Johnnie L. Phelps, Plaintiff-appellant, v. Fina Oil and Chemical Company, Defendant-appellee, 952 F.2d 354 (10th Cir. 1991)Annotate this Case
Submitted on the briefs:*
John D. Singleton and Brinda K. White, Linn & Helms, Oklahoma City, Okl., for plaintiff-appellant.
Donald E. Godwin, Thomas C. Barron, and Harvey G. Joseph, Godwin, Carlton & Maxwell, Dallas, Tex., for defendant-appellee.
Before LOGAN, MOORE and BALDOCK, Circuit Judges.
BALDOCK, Circuit Judge.
Plaintiff-appellant Johnnie L. Phelps appeals from a district court judgment granting defendant-appellee Fina Oil & Chemical Company's motion for summary judgment and denying Phelps' motion for summary judgment. We have jurisdiction pursuant to 28 U.S.C. § 1291. The issue is whether the district court correctly concluded that Phelps failed to offer sufficient evidence in support of his creditor's bill action against Fina. We reverse and remand.
Phelps, David Brunson, and Warren Montgomery formed Paragon Energy, Ltd., to engage in the oil business. Paragon's main asset was a group of oil leases known as the Foster Tester leases. The leases were valued in the millions of dollars. Appellant's App. at 24. Phelps advanced substantial sums of money to Paragon and executed personal guarantees to secure payments of other loans to Paragon. These loans went toward the purchase of the Foster Tester leases. Id. at 26.
In March 1983, Paragon assigned the leases to Dabon, Inc., for $1.00. In April 1984, Dabon assigned the leases to Cher-Oil for $1.00. Paragon and Dabon became insolvent as a result of these assignments. Id. at 25.
Fina began purchasing hydrocarbons under the leases from Cher-Oil in April 1984, id. at 52, and continued to do so until at least October 14, 1988.
As a result of these transactions, three actions, described more fully below, were commenced in the United States District Court for the Western District of Oklahoma.
In case No. CIV 85-2626-R, Phelps' loans had not been repaid at the time of the assignments to Dabon and Cher-Oil. Id. at 26. On October 25, 1985, Phelps commenced an action, Phelps v. Paragon Energy, Ltd. (case No. CIV 85-2626-R), to have the assignments set aside as fraudulent. Fina was named as a defendant. Phelps filed a notice of lis pendens on December 30, 1985. Appellant's App. at 33.
In an October 14, 1988, order, the district court determined that Phelps was a creditor of Paragon at the time of both assignments, id. at 26, that the assignments of the leases were not for fair consideration, id. at 28-29, and that Paragon became insolvent as a result of the conveyances, id. at 28. The court concluded that the assignments were fraudulent as to Paragon's creditors, including Phelps, and must be set aside. Id. at 29. The court relied on United States v. Chapman, 756 F.2d 1237, 1240 (5th Cir. 1985), for the proposition that when a conveyance is found to be fraudulent, legal as well as equitable title remains in the debtor for purposes of satisfying debts. Appellant's App. at 29.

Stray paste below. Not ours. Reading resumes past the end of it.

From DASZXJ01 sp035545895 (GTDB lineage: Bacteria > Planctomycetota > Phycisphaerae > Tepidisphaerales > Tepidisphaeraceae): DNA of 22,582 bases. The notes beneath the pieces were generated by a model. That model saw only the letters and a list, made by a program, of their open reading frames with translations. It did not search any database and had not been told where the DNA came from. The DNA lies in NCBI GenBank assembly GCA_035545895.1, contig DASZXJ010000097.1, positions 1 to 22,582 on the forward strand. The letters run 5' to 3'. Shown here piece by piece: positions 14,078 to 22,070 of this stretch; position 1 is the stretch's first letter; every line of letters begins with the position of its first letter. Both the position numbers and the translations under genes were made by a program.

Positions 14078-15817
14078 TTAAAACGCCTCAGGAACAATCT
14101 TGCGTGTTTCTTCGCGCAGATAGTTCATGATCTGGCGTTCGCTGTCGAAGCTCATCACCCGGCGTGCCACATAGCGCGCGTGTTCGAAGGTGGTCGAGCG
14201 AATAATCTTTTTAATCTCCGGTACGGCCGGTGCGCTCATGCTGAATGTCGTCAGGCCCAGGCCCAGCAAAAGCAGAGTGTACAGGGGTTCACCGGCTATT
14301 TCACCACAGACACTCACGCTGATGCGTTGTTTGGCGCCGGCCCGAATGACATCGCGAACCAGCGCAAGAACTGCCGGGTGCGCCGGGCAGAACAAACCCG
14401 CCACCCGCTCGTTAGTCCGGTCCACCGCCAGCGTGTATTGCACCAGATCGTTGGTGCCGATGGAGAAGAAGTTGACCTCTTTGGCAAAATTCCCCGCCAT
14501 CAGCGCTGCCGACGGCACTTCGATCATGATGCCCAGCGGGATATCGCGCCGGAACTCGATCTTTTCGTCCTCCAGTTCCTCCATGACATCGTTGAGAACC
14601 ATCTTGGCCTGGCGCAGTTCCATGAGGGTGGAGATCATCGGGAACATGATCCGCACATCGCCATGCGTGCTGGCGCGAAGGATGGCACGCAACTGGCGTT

In case No. CIV 89-1823-R, Phelps was the sole shareholder of Paragon by virtue of the final judgment in case No. CIV 85-2626-R. Id. at 23. Paragon then, with Phelps as sole shareholder, commenced an action against Fina to establish Paragon's ownership rights to the hydrocarbons purchased by Fina. Paragon Energy, Ltd. v. Fina Oil & Chem. Co. (case No. CIV 89-1823-R).
The court rejected Paragon's claims, citing the rule that, as between parties to a fraudulent conveyance, a party who fraudulently conveys property cannot thereafter assert any right, title, or interest in the property. Driskill v. Forbes, 566 S.W.2d 90, 91 (Tex.Civ.App.1978) (citing Letcher v. Letcher, 421 S.W.2d 162, 169 (Tex.Civ.App.1967)). The court reasoned that because Paragon had fraudulently assigned the leases, Paragon could not assert any right, title, or interest in the property against Fina. Appellant's App. at 71.
In case No. CIV 90-1092-R, Phelps (in his own name) attempted to execute his judgment against Paragon's assets. Id. at 30. The writ of execution was returned nulla bona. Id. at 32. Phelps then commenced the present creditor's bill action against Fina. Phelps v. Fina Oil & Chem. Co. (case No. CIV 90-1092-R). His complaint alleged that
Because the court [in case No. CIV 85-2626-R] determined that the assignments of the Foster Tester Leases were fraudulent and must be set aside insofar as necessary to satisfy Paragon's debt to Phelps, Fina acquired no interest in the hydrocarbons purchased from October 25, 1985, until October 14, 1988....
These hydrocarbons or their proceeds are property owed by Paragon to Phelps.
Appellant's App. at 2-3. Phelps further alleged that, due to the filing of the lis pendens, Fina took its interest in the property subject to Phelps' rights as determined by the court in case No. CIV 85-2626-R. Id. at 2.
Phelps and Fina filed cross motions for summary judgment. The district court applied the rule that " [i]n order to recover from Fina, Phelps must show that he is a judgment creditor of Paragon, and that Paragon has some claim against Fina." Concluding that Phelps failed to offer any evidence that Paragon had a claim against Fina, the district court granted Fina's motion and denied Phelps' motion.